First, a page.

Update: 10 March 2014 20:20 UTC. Follow here for the latest.
Update: 10 March 2014 19:10 UTC.
At this point Barrabas reports he is exchanging email with the buyer but refuses to say anything. Until we hear from them, we have to hope for the best but plan for the worst. If this link goes down, please go to the linode site where we will regroup. We will use that link as a fallback if necessary.
Update: 10 March 2014 18:30 UTC.
Barrabas reports in IRC he has received funds for the site and has sold the domain name. The terms of this sale, as well as its buyer, have not been disclosed. We await additional information. If you have information on this, please contact us at admin @ soylentnews . org
Update: 10 March 2014 16:30 UTC.
Due to NCommander's personal involvement with the situation he is recusing himself from negotiations. I (Mattie_p) am currently working with the staff to figure out how to address this incident. We have posted a poll which is available and should show up shortly on the front page.
We've been held hostage by John:
Working with NCommander
Am I The Bad Guy
Right now, I can't write a coherent response properly (I'm writing this from a Mac Store right now as some sort of response was necessary). Despite John's offer, we never used the Linode's he purchased for hosting slash, and the two services (forums and wiki) that were hosted on them were migrated. I had hoped that this would have been a private issue between me and John, to be handed by email with a proper agreement, but the site itself is now at risk.
Right now, I'm organizing a response with out staff now, but I won't be home for several hours so MrBluze is currently handling the crisis. He can hand off to mattie_p when he returns, or myself when I have proper net access again. John's offer does not reflect myself or any of the staff here, nor does he have what he says he has. The web server, dev server (fusion forge), and database were always hosted on Linode's on my personal account. John DID have access to the Linode account which was revoked when he left staff, but to my knowledge never had the root password or shell accounts on any of the boxes. That access was revoked. It is possible he has a copy of the database, I do not know for sure. He does not at this moment have access to any of the hardware powering the site. He does however control the DNS register and can possibly yank the site from under us. If that happens, I can send a mass email to every user account to inform them of what happened, and where we are now. We supposedly have until Friday until John drops everything in the trash unless someone pays him $2000 USD. As per the posts, I was willing to pay him, but I had some issue with the expenses as written (my emails are genuine, as is the email I received from John), but I'm currently in Asia, and have no practical way to send him a check until I return to the continental United States on Sunday; I informed John of this on IRC originally.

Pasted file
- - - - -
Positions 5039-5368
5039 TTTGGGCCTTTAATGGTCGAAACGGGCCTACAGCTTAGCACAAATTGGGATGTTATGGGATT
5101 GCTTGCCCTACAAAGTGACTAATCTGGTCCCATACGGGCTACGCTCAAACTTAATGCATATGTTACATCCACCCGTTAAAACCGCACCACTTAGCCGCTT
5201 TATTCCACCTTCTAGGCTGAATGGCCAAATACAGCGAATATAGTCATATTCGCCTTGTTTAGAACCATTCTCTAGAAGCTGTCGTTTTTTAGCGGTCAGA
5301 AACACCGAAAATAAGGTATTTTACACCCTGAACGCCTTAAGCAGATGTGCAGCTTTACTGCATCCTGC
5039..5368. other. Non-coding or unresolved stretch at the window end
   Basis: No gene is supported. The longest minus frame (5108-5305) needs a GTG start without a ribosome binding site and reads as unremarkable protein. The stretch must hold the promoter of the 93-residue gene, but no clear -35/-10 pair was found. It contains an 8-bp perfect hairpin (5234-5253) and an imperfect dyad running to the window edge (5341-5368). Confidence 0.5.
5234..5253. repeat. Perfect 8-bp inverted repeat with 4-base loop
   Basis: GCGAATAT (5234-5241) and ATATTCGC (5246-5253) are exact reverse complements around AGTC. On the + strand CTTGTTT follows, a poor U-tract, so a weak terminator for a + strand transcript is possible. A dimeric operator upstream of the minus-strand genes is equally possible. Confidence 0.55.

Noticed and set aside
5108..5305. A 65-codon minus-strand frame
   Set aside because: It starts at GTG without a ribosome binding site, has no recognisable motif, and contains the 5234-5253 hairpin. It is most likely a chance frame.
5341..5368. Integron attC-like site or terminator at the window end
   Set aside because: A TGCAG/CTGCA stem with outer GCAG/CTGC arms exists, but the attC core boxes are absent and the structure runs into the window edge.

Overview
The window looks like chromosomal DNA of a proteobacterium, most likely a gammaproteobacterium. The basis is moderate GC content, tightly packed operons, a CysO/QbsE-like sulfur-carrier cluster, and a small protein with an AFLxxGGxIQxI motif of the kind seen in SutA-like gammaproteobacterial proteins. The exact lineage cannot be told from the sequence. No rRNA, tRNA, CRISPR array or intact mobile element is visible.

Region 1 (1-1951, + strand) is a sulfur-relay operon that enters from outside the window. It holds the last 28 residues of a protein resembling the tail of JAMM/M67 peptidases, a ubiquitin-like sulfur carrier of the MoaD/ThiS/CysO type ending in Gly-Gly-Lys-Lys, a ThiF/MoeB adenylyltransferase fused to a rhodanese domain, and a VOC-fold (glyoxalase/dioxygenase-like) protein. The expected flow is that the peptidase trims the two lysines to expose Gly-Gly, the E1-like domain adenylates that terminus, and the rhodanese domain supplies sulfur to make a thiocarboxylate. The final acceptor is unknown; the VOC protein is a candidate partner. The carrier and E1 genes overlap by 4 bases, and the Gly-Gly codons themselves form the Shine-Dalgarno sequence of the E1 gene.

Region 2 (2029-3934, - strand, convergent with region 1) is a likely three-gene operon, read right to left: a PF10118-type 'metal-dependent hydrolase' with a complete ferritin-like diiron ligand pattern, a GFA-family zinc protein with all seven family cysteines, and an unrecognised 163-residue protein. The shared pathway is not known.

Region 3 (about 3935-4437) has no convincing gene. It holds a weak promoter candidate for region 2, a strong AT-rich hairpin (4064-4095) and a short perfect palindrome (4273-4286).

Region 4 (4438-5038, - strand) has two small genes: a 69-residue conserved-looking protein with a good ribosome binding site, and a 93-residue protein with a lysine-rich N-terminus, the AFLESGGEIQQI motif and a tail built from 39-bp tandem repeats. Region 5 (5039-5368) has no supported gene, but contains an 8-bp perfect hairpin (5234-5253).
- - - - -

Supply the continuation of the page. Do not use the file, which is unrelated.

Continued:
We're currently in scramble mode to try and organize a new name, and getting migrated as soon as possible. I was serious when I said I was done with the drama but it appears John isn't. I'm personally sorry to have to inflict this on the community, and if you wish to leave us, I shall not blame you in the slightest.
"Somebody needs to step up and be a leader"
Via observation I'm not sure that a lack of people with a desire to lead is the biggest problem at this time. Lack of implementation of the most basic small business procedures, apparent lack of any financial accounting, lack of alignment of org chart and authority and responsibility ... That doesn't mean swinging the pendulum in the far opposite extreme of PHB and VC-istan is optimum either.
The coding analogy would be we've got a team of experienced businessmen trying to implement your stereotypical startup CRUD app marketing experiment wrapped in bootstrap, which isn't all that much, although nobody involved, so far, knows how to "hello world" much less fizzbuzz.
Things that need to be done:
Incorporate (probably nonprofit).
Get a checking account and decide who has access to it.
Implement or pay for basic accounting on said account.
Decide what level of costs can be tolerated and pick a funding model that covers those costs without alienating the community. That includes a decision as to whether costs will include compensation for admins. Review how much time people are putting in and have them make an honest assessment of whether they can keep that up for free.